Acquiring the space was a feat in itself, Hall says. The renovation began with painting every wall white so they had a blank canvas. But before they could think about decorating, they had to navigate antiquated plumbing and a number of upgrades to make the property ADA-compliant while respecting the historic nature of the property.

Fisher wanted each room to have a different vibe, to accommodate different tasks and moods throughout a workday. They installed standing desks, comfy sofas, a homey but spacious kitchen for gathering over a sandwich and a large meeting room with a variety of seating that holds up to 40 people. There are private bathrooms where you can shower after playing on one of the two pickleball courts.

“The difference between Millbrook and the big office campuses we’ve come to associate with huge tech companies comes down to scale and style,” Fisher says. “Millbrook is 1.3 acres of gardens, fountains, pickleball courts and five buildings built with wrought iron, stone and millwork dating back to the mid-1800s, giving the property a lush and lived-in feel that more closely resembles a home in the country.”

The pickleball courts at Millbrook Companies' new office space
Photo courtesy of ©JD Swiger

This was the challenge, Hall says: “How do we make this so interesting and inviting that people working from home will be excited about coming over?” And, “Is this going to be a space that they are going to understand how to use?”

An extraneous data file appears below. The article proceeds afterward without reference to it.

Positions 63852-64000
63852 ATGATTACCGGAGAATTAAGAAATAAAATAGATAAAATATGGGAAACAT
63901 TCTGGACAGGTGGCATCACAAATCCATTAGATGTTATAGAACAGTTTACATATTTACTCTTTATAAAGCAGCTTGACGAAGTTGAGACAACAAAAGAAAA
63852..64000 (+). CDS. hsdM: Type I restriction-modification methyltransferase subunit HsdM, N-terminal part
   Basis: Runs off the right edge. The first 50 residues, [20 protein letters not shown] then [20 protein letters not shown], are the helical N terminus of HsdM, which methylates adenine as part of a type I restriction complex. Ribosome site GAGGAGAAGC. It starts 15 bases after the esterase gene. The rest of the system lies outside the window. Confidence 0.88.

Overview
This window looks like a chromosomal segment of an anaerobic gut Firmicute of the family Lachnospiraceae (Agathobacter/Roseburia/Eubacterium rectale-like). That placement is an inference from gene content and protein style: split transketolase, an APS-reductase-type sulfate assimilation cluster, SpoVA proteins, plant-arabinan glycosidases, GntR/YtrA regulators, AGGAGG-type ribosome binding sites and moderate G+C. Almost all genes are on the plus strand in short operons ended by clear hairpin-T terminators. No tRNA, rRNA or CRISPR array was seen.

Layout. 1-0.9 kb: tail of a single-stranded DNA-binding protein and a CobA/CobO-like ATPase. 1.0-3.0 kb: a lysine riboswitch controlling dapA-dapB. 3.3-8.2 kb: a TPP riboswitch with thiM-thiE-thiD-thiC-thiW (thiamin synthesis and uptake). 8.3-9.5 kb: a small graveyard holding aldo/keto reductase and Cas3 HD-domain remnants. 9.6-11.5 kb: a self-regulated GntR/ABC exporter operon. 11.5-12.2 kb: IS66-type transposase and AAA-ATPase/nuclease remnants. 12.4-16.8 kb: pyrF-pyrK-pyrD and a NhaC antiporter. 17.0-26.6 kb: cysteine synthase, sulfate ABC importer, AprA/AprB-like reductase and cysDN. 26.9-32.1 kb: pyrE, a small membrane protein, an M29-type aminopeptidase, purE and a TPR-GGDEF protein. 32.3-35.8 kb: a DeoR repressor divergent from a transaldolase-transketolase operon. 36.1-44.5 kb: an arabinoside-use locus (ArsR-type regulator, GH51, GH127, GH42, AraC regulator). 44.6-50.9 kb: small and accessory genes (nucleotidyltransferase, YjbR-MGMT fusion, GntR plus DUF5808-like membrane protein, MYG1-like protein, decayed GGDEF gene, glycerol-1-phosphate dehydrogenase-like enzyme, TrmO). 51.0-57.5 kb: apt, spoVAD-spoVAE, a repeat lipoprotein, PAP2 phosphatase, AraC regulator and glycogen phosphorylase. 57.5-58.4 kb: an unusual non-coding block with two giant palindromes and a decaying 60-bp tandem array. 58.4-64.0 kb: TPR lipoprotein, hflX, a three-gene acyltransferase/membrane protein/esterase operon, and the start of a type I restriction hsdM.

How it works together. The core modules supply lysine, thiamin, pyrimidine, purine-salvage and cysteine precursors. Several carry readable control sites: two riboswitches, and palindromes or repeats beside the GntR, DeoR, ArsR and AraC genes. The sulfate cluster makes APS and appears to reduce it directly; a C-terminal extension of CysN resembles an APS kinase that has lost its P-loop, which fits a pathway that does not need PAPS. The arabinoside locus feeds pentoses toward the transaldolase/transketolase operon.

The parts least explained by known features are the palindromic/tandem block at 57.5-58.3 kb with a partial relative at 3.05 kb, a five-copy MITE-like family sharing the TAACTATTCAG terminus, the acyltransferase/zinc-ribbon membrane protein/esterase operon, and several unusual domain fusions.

When people started trickling in, they didn’t quite understand at first that “the whole place is just wide open for you,” Hall says. But employees have been comfortably settling in since the Oct. 30 unveiling. And when employees do decide to work there in person, Fisher says the goal is to capitalize on that face time together.

“The homey feel of Millbrook was a result of our shared dislike for typical 9-to-5 environments, which, however stereotypical this sounds, are usually defined by fluorescent lighting, cubicles and industrial kitchen appliances,” Fisher adds. “And after the pandemic, when so many of us found we could be just as productive on our couches as we were at assigned desks, why not completely steer clear from the typical office model? We encourage them to make the most of it by scheduling time to touch base in person with the other people in their pods or eat lunch with new hires, so there’s value in being in the same place as their colleagues.”

The payoff of Millbrook’s new office space

The tangible benefits Fisher has seen from investing in this space has made the journey worth it, he says—and then some.

“The different teams that make up Millbrook Companies have come to work much more closely than we’ve ever seen, generating an unprecedented number of client projects that blend the different types of expert services we offer,” he says.

In the months since the unveiling, “we saw a significant uptick in new business and campaign renewals compared to those same months in previous years,” Fisher adds. “Although we do see the financial value provided from the investment in building out this amazing space, the return goes way beyond that. ROI doesn’t necessarily need to be money-driven—the return also comes from the value it has provided to our employees. Their happiness and enjoyment at the office is something that we highly prioritize, and we have seen great returns on that front.”

This article originally appeared in the May/June 2023 issue of SUCCESS magazine.